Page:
There are plenty of great things that the left side of our brain does for us.
The left side of the brain is the detail side. It’s the part that helps us keep track of our accounting, remember where we left our car keys, speak with good grammar and have a laugh at the idiocies of life.
But there is another side of the left brain that I have recently been wondering about – the survival side.
I got into healing work years ago by studying Brain Gym. Brain Gym itself is a series of cool little exercises that supposedly help you to integrate your left and right hemispheres.
After mastering Educational Kinesiology, I went on to study Touch for Health, Total Body Modification, One Brain, Psy-K, and more other kinds of kinesiology than I can even remember.
One of the basic premises behind Brain Gym and Educational Kinesiology is that everybody functions best when we are using our whole brain.
I have now, at this point, done more healing work on my own brain than anyone I have ever met. I have taken fish oils and personalized amino acids, done Brain Gym for years, studied in Canada to master and practice an entire in-depth system to heal any aspect of the brain and also received years of craniosacral therapy. I meditate regularly, exercise religiously and do calming exercise like tai chi, yoga and qi gong to quell the stress hormones that destroy most people’s brain cells. I have also detoxified heavy metals out of my body in order to prevent the possibility of Alzheimer’s.
In other words, my approach to the brain has been as comprehensive, as intensive and well informed as you can find practically anywhere.
Recently, I have been working with the writing coach Tom Bird. His phenomenal work has empowered me to write two new books.
As part of his approach, Tom has made subliminal recordings that he encourages his authors to listen to during various aspects of the writing process.
Everything was going great for me as long as I was listening to his CDs that amped up the right side of my brain.
This week, as I began listening to his Revision CD, to help me see my own punctuation, grammar and reasoning mistakes, I noticed the effect on my thought processes.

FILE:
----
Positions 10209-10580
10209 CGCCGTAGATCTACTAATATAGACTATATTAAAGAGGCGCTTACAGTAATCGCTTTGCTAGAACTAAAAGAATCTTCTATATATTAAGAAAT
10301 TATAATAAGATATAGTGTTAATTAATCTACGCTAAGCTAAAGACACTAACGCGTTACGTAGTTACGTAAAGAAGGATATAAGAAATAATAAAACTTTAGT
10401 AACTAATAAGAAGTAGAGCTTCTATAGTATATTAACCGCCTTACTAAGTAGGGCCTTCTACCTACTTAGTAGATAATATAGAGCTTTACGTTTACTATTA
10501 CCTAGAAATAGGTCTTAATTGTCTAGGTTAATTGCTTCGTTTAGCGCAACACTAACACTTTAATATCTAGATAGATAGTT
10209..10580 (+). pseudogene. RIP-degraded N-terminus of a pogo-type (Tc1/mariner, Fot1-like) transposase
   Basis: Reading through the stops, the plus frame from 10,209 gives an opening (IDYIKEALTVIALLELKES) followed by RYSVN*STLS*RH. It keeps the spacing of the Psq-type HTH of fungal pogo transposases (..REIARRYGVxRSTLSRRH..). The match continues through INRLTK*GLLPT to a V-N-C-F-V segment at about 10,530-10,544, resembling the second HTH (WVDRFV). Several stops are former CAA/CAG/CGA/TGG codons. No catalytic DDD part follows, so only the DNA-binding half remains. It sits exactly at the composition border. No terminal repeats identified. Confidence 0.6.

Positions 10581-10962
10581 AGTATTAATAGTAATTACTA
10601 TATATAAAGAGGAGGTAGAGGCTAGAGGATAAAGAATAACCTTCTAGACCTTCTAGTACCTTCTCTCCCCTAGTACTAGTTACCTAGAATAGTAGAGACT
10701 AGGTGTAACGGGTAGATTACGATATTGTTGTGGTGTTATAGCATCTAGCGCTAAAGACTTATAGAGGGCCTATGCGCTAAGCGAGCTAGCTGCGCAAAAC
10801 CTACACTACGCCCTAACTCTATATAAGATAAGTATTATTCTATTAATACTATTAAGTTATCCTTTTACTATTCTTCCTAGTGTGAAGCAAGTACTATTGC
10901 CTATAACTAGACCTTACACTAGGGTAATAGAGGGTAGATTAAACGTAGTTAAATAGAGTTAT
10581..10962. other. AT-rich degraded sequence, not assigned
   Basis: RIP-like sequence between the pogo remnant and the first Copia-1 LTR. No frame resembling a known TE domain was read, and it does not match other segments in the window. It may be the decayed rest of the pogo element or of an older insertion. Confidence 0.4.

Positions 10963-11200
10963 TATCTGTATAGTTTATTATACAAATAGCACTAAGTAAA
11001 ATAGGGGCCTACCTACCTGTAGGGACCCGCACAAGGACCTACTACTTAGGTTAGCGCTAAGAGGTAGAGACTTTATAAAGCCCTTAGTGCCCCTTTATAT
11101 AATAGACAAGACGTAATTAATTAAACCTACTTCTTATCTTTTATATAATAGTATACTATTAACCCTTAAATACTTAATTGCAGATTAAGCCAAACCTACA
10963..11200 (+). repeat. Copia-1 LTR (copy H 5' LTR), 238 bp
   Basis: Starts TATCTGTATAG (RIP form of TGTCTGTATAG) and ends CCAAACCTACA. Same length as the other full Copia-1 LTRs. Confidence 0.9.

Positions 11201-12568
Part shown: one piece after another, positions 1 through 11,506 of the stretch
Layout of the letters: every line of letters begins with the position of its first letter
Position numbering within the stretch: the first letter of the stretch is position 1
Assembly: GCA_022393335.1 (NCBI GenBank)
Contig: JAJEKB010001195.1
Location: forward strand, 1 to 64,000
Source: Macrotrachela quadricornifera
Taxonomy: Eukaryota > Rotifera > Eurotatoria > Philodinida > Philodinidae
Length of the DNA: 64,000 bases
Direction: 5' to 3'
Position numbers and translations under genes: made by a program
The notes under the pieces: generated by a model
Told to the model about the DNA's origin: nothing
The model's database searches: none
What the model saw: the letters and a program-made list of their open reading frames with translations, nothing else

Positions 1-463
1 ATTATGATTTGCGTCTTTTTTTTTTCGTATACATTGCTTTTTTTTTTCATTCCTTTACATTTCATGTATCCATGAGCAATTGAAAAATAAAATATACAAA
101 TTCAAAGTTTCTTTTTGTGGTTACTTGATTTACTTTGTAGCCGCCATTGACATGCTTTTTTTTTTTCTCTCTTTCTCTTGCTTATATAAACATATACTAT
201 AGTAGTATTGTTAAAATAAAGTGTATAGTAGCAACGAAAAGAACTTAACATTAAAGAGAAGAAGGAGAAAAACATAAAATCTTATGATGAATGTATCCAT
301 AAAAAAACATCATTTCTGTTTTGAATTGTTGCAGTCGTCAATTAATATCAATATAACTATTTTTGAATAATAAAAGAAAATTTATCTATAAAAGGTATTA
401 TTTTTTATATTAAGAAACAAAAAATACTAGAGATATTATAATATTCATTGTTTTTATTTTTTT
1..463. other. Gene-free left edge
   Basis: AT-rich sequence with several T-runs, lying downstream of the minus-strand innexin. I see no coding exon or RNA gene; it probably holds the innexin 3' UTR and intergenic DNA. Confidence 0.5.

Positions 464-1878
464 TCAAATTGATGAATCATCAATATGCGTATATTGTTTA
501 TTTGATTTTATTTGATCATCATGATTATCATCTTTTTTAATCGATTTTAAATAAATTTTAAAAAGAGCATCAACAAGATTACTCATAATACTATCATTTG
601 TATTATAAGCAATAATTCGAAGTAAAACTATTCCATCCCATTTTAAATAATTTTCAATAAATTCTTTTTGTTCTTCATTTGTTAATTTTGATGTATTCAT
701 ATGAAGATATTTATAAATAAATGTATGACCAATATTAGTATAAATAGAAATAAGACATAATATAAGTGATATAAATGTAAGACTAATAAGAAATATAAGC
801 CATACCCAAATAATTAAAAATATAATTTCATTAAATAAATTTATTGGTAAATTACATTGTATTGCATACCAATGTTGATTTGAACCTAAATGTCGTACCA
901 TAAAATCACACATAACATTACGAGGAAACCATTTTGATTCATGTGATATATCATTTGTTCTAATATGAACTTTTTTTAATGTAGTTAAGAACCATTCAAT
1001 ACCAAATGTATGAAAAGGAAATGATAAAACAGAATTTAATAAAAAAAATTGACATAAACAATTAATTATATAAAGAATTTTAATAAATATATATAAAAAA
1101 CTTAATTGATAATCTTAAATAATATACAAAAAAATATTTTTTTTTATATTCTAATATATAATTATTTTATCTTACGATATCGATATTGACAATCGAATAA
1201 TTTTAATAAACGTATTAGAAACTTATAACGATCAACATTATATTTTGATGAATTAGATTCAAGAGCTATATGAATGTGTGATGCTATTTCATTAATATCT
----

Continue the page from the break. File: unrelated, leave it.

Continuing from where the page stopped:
The Revision CD is supposed to amp up the left side of the brain.
The more I listened, the more I thought my book – which only a few days before I had decided was the best thing I had ever written – was actually worthless. I didn’t want to read what I had written and went into what felt like a familiar pattern of low self esteem and self flagellation.
The purpose behind keeping track of all the important little details in life is to help us survive.
Survival is obviously kinda important, but what about ecstasy? What about fun? What about looking on the bright side of life? Even Monty Python had Jesus singing, “Always Look On The Bright Side of Life,” while he was hanging on the cross!
The right side of our brain sees the big picture. The big picture is it’s all good, even if we haven’t figured out why just yet.
I do believe that it is important to learn and re-learn, integrate and re-integrate.
Even the greatest golfers in the world stop at the top of their games to take their strokes apart and rethink what they are doing. In that way, they inch ever onwards to a higher level.
I do the same thing with my own work. For example, I am currently taking my sixth yoga teacher training. I am breaking apart how I usually do things in order to take my entire practice of yoga – personal and teaching – to an entirely new level.
I had accepted for years that it is best to use both sides of my brain all the time.
Not only to remember why a yoga pose feels so good, but to be able to explain all the little details while I am teaching it.
But I am learning that in some situations, such as writing, the part of our brain that runs the tape about how bad we are, how small and insignificant we are, how our mother/father/friends/world won’t care, that part of our brain needs to be told to take a hike in order to allow our creativity to soar.
“Thanks for sharing!” I would like to say to the left side of my brain.
“Now, please shut up!”
I am just exploring this hypothesis, so if I figure anything else out, I will let you know.
What I do know is that play is sacred and that the more we make everything that we do into a joyous act, the better it will be.
When I play with my yarn and beads, I make scarves and shawls and jewelry so gorgeous that women everywhere stop to ask me where I got them. When I play with my clients, we all have a laugh and the deeper messages get received more easily. When I play with my yoga and qi gong classes, we explore the poses at a deeper level and rediscover parts of ourselves that had long since been hidden.